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27th March
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Dubai Watch Week

Vacheron Constantin’s mechanical masterpiece is the world’s first user-controlled dual-frequency watch and has a 65-day power reserve. It’s also a symbol of modern watchmaking

It would be overly simplistic to single out one champion watch from this year’s SIHH, but a month after the curtain fell on the Geneva watch show, reflections suggest it would be hard to push Vacheron Constantin’s into second place in a run-off for best in show.

Why? Because it’s the world’s first user-controlled dual-frequency watch. That may not sound that interesting, but as we’ll see, it has some significant benefits for owners, and it points to the future of watchmaking. Vacheron is a leader after all, and where it goes others will follow.

A watchmaking first

The headline is the Twin Beat technology – this watch operates at two independent frequencies, selected by pressing a button at 8 o’clock that switches between frequencies of 5hz (36,000vph) and 1.2hz (8,640vph), respectively Active and Standby modes. In the former, the watch will run for around four days, a decent enough power reserve. But in the latter, that same reserve extends to up to 65 days. That’s more than two months.

This becomes all the more significant when the watch’s complication comes into play – its perpetual calendar. Owners of quantième perpétuel watches, or perpetual calendars, will know they are not the easiest to live with. Leave a QP to one side for a few days and, of course, it will stop. Leave it for a week, two weeks, a month or more, and when you return to it, it will require some complex adjustment. Bringing the day, date, month and moon phase (depending on the design) back in sync is a bind, usually performed by pushing awkward correctors secreted into the watch case with a small (and easily mislaid) tool supplied with the watch. Get it wrong, and your watch will have to go back to its maker.

If the watch is switched back into Active mode at any point during those 65 Standby days, it’ll pick up where it left off, with the calendar indications up to date.

One barrel, 65 days

To achieve this, Vacheron changed conventional movement anatomy and gave its Calibre 3610 two balances, one for each frequency. The requirements of the Standby balance were so acute, a new hairspring was created. Only one can be in operation at a time, and the switch from one to the other is instantaneous.

Perhaps the real genius of this development is that it runs off a single barrel. Previous watches we’ve seen with gargantuan power reserves – Hublot’s 50-day MP-05 LaFerrari comes to mind – carried multiple barrels in sequence, meaning the watch had to be enormous to contain them. Vacheron’s watch gives little of its power cell’s capacity away. The platinum case is 42mm wide and 12.3mm thick, a tad weighty by Vacheron’s slender standards, but otherwise normal.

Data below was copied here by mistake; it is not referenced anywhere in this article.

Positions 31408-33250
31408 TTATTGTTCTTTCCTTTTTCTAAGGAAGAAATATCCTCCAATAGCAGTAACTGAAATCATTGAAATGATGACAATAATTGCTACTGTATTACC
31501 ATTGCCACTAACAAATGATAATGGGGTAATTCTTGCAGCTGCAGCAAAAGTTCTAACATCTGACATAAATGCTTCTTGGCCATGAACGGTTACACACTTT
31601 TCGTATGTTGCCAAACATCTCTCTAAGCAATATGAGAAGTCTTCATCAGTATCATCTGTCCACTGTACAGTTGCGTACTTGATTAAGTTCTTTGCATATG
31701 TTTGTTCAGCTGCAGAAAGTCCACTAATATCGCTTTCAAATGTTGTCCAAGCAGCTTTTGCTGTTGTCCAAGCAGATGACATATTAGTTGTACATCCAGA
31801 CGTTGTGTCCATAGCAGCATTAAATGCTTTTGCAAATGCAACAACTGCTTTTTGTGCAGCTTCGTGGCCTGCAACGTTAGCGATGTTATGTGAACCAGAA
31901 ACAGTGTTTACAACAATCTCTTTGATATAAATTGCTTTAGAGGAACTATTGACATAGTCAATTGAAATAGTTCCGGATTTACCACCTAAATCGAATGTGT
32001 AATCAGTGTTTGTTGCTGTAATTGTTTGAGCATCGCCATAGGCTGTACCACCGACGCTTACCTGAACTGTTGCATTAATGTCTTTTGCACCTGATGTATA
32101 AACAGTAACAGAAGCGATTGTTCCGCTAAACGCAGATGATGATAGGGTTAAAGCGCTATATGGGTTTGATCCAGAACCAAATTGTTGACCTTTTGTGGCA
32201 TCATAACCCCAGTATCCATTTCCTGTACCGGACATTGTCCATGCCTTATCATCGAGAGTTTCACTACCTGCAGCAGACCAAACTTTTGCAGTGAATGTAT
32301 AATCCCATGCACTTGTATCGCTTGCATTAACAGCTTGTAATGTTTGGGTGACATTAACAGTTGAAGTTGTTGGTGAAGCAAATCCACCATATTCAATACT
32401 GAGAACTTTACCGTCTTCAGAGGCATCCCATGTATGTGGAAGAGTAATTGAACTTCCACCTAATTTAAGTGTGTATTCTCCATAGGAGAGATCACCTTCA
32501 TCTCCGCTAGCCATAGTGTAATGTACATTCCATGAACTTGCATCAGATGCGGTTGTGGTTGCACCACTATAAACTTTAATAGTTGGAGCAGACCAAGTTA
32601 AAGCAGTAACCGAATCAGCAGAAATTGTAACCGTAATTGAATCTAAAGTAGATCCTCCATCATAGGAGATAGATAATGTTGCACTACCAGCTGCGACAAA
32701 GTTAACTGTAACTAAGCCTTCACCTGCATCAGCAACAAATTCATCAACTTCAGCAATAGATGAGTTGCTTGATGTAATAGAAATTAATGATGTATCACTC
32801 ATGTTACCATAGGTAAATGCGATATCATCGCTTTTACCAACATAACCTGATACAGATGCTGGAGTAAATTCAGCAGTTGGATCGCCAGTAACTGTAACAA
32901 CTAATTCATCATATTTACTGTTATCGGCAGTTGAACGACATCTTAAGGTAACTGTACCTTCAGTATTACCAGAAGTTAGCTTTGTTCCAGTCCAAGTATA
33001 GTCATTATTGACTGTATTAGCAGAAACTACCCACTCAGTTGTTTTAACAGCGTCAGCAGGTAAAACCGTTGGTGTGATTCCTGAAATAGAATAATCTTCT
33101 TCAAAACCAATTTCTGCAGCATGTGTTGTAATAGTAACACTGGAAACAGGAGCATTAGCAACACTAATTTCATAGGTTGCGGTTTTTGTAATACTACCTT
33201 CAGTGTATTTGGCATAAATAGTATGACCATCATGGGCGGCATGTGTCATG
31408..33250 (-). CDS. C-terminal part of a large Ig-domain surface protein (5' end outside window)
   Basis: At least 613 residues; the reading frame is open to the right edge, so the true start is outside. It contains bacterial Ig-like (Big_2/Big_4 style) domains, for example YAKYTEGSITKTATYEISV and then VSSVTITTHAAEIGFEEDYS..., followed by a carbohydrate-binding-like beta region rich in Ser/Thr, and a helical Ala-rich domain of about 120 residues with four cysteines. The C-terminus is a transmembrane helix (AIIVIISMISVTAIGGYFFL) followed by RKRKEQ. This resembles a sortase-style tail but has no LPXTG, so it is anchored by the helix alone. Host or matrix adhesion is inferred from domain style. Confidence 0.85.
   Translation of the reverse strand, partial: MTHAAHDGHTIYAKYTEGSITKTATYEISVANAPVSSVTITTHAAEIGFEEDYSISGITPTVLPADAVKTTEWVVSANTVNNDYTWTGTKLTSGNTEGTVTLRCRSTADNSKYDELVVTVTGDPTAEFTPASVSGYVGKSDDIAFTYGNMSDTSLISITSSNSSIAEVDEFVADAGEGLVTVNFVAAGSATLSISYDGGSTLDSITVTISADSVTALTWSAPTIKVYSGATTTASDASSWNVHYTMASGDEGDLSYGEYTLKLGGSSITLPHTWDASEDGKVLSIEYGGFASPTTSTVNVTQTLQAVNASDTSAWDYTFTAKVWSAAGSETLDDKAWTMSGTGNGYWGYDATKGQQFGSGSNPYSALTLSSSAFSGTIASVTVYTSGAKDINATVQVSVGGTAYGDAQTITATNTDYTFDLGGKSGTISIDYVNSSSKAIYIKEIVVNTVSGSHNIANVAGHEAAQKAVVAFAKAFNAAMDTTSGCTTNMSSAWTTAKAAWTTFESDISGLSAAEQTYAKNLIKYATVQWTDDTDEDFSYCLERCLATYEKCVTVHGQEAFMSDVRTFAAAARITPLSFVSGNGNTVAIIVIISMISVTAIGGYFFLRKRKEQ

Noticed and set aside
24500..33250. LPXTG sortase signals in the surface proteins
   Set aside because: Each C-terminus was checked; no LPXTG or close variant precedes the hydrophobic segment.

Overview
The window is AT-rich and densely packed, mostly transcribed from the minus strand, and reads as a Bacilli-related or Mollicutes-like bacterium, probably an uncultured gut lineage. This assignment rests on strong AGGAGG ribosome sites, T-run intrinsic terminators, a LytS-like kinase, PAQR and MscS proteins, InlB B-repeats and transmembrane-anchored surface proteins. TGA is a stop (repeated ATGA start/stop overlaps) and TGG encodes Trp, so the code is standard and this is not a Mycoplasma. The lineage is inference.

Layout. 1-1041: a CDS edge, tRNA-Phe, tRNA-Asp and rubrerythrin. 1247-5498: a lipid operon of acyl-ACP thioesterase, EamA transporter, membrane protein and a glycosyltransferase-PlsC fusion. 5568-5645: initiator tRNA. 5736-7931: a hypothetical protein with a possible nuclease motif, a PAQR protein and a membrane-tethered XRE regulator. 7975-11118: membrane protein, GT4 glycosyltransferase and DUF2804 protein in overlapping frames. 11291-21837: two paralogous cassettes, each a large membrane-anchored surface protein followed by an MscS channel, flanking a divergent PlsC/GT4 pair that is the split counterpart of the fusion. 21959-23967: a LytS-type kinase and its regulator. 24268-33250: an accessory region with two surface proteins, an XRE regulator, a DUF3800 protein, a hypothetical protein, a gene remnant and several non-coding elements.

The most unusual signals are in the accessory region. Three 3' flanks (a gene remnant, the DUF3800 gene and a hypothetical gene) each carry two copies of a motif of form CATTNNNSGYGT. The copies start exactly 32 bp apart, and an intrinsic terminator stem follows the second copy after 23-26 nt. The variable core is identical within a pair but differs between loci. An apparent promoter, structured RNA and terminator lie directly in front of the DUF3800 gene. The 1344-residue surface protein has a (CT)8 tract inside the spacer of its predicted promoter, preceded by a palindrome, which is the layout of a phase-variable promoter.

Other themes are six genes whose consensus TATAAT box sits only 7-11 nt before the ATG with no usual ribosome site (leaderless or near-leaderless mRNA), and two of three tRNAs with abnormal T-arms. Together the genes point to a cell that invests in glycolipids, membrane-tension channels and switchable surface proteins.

That case is paired with a dial design that does far less to downplay the significance of the technology inside it. While the case’s proportions mean it’s relatively modest on the wrist, the Standby power reserve gauge is printed in eye-catching red on the oversized power reserve front and centre at 12 o’clock, meaning it’s not as mild as the Genevan house’s codes might have allowed another time. The perpetual calendar’s indications are limited to date, month and leap year, both on misty fixed discs designed to give some of the watch’s inner workings an airing.

Which begs one question

Taking all this into account, why doesn’t the watch simply run off the slower frequency all the time? The answer is that watches running at slower frequencies are more susceptible to outside forces. Bangs, knocks, even the movement of your arm – they can all affect rate. Higher frequency watches are far more robust, which is why most modern watches run at 4hz, or 28,800vph.

The future of watchmaking?

No doubt, this is an arresting watchmaking development. But what’s every bit as interesting about the Twin Beat is what it says about the industry’s current direction of travel. While there are few signs of new complications in the mainstream, or any evidence consumers are hankering after nebulous case forms or evolutions on the analogue or digital methods of reading the time, there’s clear indication we want watches that do the things we love better.

And this means that watches, no matter how poetic, are becoming more practical and easier to use. Montblanc’s Heritage Perpetual Calendar, adjustable through the crown and with a lock to prevent accidental damage, is another example from this year. As relevant are the growing number of brands, such as Rolex and Ulysse Nardin, which offer five-year warranties and longer servicing intervals on their watches. As time goes by, technologies such as those found in the Twin Beat will filter down. Which can only be a good thing.

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